Nancy Siegel, Ph.D.

Professor, Art History, Museum Studies Area Coordinator

Name

Contact Information

PHONE
OFFICE
Center for the Arts, Room 3103 EE
E-MAIL
HOURS
Weekdays by appointment or by hours published on office door.

Education

PhD Art History, Rutgers, The State University of New Jersey, New Brunswick, NJ

MA Art History and Museum Studies Program Certificate, Rutgers, The State University of New Jersey, New Brunswick, NJ

BA Art History, Franklin and Marshall College, Lancaster, PA

Areas of Expertise

Art History (American art and culinary history of the 18th and 19th centuries, American and British print culture,
museum studies)

Biography

Nancy Siegel is Professor of Art History at Towson University and specializes in American landscape studies, print culture, and culinary history of the 18th and 19th centuries. Her current project, Political Appetites: Revolution, Taste, and Culinary Activism in the Early Republic, investigates the intersection among American art and political/horticultural/culinary histories. Most recently, she led the seminar, “Culinary Culture: The Politics of American Foodways, 1765-1900,” for the Center for Historic American Visual Culture at the American Antiquarian Society, Worcester, MA. She has authored/edited The Cultured Canvas: New Perspectives on American Landscape Painting (2012); River Views of the Hudson River School (2009); Within the Landscape: Essays on Nineteenth-Century American Art and Culture (2005); Along the Juniata: Thomas Cole and the Dissemination of American Landscape Imagery (2003); and The Morans: The Artistry of a Nineteenth-Century Family of Painter-Etchers (2001). Her work has appeared in Gastronomica, The Burlington Magazine, Nineteenth-Century Art Worldwide, and she has been the recipient of research grants and fellowships from the Smithsonian American Art Museum, the American Antiquarian Society, Yale University, Winterthur Museum & Country Estate, the Massachusetts Historical Society, the Culinary Historians of Chicago, the New York Public Library, and the State of New York.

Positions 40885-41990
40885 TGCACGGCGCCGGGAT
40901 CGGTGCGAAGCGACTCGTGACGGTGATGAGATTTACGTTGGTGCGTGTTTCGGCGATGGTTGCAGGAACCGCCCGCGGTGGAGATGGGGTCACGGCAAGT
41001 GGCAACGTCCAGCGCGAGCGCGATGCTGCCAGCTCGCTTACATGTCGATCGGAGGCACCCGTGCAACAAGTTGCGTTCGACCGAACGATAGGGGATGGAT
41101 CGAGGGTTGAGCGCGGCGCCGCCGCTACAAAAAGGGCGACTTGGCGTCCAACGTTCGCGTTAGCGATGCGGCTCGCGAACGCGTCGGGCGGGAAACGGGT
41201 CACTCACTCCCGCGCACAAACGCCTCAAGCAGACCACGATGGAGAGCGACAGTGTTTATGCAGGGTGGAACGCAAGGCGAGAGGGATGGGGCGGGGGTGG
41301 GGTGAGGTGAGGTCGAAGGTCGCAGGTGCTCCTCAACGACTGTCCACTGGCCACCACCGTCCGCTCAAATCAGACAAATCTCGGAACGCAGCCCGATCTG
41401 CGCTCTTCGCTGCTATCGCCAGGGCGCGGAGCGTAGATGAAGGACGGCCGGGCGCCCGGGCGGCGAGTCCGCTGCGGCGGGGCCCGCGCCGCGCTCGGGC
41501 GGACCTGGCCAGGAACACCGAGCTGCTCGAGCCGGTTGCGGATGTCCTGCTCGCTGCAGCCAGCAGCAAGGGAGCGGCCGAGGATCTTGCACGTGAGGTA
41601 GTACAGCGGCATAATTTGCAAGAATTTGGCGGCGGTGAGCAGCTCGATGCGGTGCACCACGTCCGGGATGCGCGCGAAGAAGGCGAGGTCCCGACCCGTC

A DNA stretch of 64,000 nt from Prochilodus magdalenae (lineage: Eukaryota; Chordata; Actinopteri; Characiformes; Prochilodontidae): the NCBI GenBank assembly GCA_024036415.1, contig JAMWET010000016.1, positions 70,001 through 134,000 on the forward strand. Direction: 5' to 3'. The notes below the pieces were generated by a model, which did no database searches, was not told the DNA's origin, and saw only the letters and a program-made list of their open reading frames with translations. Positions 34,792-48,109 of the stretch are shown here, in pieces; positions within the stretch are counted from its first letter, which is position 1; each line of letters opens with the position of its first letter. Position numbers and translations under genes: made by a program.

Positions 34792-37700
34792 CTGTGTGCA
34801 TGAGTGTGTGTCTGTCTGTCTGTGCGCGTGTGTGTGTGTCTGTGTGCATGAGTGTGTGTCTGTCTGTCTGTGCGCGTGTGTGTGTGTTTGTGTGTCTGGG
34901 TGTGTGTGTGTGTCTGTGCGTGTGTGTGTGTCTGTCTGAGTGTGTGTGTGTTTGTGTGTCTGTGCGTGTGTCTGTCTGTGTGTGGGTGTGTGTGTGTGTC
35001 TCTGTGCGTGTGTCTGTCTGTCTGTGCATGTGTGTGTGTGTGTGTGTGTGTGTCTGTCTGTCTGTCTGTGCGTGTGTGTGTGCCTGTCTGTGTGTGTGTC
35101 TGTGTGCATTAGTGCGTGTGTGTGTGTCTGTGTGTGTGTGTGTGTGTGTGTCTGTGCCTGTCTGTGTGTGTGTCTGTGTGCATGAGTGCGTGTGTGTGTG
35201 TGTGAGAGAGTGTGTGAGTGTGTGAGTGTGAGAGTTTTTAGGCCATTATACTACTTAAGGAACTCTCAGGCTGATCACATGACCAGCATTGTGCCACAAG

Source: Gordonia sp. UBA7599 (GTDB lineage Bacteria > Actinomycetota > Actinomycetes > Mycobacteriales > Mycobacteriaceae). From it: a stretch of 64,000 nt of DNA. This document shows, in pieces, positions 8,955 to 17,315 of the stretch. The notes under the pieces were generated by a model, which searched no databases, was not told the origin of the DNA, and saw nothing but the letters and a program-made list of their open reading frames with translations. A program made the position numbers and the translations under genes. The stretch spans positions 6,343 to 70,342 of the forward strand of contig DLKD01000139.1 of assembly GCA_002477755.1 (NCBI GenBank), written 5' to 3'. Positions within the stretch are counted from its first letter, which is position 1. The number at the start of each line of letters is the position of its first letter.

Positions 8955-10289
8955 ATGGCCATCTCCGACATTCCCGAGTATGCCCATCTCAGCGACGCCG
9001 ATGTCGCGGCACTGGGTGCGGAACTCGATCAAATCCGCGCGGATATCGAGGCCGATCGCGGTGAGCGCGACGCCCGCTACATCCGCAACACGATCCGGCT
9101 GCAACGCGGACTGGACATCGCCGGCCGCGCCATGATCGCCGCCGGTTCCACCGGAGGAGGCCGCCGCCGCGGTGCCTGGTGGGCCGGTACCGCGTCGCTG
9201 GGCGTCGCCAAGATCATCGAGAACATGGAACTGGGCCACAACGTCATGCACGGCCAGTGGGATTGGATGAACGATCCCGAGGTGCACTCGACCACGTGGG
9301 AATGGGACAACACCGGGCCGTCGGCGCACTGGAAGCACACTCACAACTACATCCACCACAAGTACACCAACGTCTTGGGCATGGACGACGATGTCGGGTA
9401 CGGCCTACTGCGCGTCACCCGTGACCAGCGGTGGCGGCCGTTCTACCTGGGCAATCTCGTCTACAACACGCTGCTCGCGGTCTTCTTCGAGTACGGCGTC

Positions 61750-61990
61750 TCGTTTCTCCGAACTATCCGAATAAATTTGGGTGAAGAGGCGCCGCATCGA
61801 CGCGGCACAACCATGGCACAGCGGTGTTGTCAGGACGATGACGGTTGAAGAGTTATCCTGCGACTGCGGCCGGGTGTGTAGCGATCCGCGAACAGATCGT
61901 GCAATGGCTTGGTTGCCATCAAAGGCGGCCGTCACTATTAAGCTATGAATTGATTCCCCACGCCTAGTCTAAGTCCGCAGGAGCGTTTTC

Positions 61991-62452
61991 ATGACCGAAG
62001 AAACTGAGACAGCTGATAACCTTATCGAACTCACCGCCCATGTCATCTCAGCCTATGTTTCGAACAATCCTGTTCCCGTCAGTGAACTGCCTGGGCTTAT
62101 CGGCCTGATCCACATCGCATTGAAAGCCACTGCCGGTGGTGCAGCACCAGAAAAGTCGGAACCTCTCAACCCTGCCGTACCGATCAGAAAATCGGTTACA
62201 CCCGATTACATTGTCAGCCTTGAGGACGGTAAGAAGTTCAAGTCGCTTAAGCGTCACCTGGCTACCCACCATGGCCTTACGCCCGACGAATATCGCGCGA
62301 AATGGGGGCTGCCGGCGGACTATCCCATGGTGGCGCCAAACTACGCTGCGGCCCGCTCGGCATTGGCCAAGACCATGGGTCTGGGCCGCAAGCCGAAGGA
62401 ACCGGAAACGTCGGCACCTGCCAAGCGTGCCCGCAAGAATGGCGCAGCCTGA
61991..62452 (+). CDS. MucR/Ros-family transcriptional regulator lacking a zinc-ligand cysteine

Courses Taught

  • Spring: ARTH 323 MODERN ART I
  • Spring: ARTH 495 INDEPENDENT STUDY ART HISTORY